Christian Defense Group Publishes ‘Top 10 Anti-Christian Acts of 2009’
The list, culled from a poll taken by subscribers to the CADC’s Web site and listeners on its radio programs, chronicles what the group’s members think were the most anti-Christian stories from the previous year.
CADC President Dr. Gary Cass told CNSNews.com that the list reflects the frustrations Christians feel with their society and their government. That the expansion of federal hate crimes laws was the top vote-getter on the list, for example, reflected the fear Christians have that they might be targeted for teaching their faith’s traditional opposition to homosexual behavior, which Christianity holds to be sinful.
“This is their perspective on the most anti-Christian acts of 2009, in the U.S.,” Cass said. “Why the federal hate crimes law? I believe what they’re expressing is just a general sense of frustration with the federal government, especially the Obama administration, and for the first time in our history now, [Christian] ministers are subject to being investigated, perhaps even convicted, simply for exercising their First Amendment religious liberties and free speech.”
Cass explained that if a pastor or priest were to say something considered to have incited a hate crime, that pastor or priest might be subject to investigation or prosecution. Cass noted that while no ministers have yet been prosecuted or investigated under the newly enacted law, the mere possibility could be enough to silence preaching on this hot-button topic.
“If they say something that can be considered to be inflammatory or inciting of a hate crime – let’s say that a minister preaches a sermon and some unstable person misunderstands and goes out and creates or perpetrates a hate crime – not only the person who commits the act but the minister who ‘incited’ him would be equally culpable for the act,” said Cass. “Here’s the net effect of this kind of a law,” he said. “If you are prone to want to be careful … why even risk saying anything for fear of being misunderstood, even if you’re never convicted of a crime?”
President Obama’s selection of three people the CADC viewed as anti-Christian was ranked number two on the list. Those appointees – safe schools czar Kevin Jennings, Health and Human Services Secretary Kathleen Sebelius, and Equal Opportunity Commission member Chai Feldblum – showed that Obama had “gone out of his way” to find people with anti-Christian values, Cass said.
“The reason our subscribers voted the way they did, I think – [on] that particular matter of the appointments of Obama – it seems as if he went out of his way to find the most radical, anti-Christian appointees that he could,” said Cass, “in the sense that these people either are personally anti-Christian in their sentiments but they certainly are in their value systems.”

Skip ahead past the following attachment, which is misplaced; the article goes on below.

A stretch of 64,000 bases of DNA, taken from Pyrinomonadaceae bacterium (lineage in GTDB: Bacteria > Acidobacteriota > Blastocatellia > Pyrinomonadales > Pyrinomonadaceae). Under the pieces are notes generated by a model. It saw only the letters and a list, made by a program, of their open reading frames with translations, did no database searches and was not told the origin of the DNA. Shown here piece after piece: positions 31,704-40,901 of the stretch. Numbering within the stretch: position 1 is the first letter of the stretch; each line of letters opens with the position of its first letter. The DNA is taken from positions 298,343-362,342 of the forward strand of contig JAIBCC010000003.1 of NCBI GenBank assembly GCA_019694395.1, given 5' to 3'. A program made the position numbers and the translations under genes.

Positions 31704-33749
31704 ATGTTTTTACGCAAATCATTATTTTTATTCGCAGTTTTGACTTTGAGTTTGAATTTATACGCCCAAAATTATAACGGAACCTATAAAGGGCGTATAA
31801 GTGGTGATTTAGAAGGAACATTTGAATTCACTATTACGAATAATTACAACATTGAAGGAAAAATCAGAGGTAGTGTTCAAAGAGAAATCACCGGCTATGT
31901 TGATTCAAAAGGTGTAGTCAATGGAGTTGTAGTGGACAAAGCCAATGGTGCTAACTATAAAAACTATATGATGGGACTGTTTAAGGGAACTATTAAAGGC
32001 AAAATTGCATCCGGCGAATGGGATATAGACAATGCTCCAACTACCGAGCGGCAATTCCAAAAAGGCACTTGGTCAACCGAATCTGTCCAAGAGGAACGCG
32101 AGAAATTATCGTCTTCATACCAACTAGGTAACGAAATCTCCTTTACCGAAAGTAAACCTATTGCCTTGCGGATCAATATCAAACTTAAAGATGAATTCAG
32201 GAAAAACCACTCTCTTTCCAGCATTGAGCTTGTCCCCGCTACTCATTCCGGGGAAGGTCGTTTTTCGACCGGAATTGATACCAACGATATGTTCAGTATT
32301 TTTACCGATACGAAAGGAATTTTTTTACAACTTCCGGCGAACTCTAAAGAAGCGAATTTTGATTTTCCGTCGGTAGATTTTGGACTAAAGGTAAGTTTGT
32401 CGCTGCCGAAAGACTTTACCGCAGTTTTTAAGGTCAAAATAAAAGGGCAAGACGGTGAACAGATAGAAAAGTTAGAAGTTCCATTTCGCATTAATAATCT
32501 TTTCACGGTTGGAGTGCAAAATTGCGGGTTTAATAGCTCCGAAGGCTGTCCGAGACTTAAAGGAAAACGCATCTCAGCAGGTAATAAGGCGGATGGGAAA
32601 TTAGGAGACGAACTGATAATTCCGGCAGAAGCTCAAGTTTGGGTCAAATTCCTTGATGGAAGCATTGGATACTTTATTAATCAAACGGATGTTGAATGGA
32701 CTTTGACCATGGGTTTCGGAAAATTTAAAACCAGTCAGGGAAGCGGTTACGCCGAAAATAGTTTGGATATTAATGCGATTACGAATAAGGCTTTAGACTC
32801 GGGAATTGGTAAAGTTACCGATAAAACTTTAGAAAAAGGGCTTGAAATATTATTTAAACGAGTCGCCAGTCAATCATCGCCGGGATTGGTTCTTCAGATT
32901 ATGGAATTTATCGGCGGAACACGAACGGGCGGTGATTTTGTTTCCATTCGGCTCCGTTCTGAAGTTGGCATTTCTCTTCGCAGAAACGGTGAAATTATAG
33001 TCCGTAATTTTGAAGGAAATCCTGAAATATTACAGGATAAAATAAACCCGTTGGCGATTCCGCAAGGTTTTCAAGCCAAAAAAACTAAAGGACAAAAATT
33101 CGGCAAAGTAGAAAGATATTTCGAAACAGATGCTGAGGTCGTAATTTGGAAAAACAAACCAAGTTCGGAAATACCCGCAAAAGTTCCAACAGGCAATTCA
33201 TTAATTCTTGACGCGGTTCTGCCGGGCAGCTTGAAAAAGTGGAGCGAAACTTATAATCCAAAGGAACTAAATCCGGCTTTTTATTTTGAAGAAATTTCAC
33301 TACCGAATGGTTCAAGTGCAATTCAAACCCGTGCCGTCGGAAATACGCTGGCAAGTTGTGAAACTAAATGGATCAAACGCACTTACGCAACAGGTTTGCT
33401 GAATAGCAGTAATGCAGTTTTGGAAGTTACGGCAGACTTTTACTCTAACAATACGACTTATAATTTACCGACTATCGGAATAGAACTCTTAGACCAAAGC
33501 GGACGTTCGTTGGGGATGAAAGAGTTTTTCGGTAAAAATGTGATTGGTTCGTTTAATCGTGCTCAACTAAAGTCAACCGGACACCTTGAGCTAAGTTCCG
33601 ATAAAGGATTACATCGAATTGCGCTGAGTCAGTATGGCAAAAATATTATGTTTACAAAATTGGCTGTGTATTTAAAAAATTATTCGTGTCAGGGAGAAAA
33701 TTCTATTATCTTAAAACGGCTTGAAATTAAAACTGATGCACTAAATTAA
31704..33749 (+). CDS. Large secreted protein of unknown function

Cass said that Jennings’ various stances on sexuality, Sebelius’s support for abortion, and Feldblum’s comments on reconciling gay rights with religious liberty all contributed to Christians feeling that Obama might be anti-Christian.
“You have, again, Kathleen Sebelius, the most radical pro-abortion governor from Kansas who’s awash in George Tiller’s abortion money – that’s how she built her political career and that’s a documented fact,” said Cass. “He [Obama] appoints her Health and Human Services [Secretary] -- that’s very terrifying in that this whole health care bill could come under her jurisdiction. That’s very terrifying.”
“Secondly you’ve got Kevin Jennings, the so-called safe schools czar, the most radical homosexual activist from Massachusetts that you could find, who has decades of phenomenally controversial and perverted things that are attributable to him,” said Cass.
“Yet, in Obama’s mind, apparently he’s mainstream.”
Cass continued: “And then you’ve got Chai Feldblum who said, when asked if there’s ever a situation where homosexual rights and religious liberty conflict, do you foresee any time when religious liberty might trump homosexuals rights, and she said, ‘no, it’s simply, gays win, Christians lose.’”
The Department of Homeland Security’s controversial definition of “right-wing extremist” earned the nod as the number three most anti-Christian act of the year, Cass said, because it demonstrated a “new level of anti-Christian hostility” by equating positions held by many conservative Christians with the motivations of violent racist groups such as the Aryan Nations.
“That is indicative of, I think, a new level of anti-Christian hostility,” Cass said. “Because now it seems that the federal government is beginning to bring into its policies and its institutions a very negative stereotypical approach. So that if you are a Christian who happens to believe your Bible – and God forbid you are a veteran who owned a gun and a Christian who believes your Bible – you’re a walking time bomb, you’re a terrorist ready to go off.”
“But last time I checked it wasn’t Bible-believing Christians who were trying to light their underwear on fire on airplanes.” Cass said.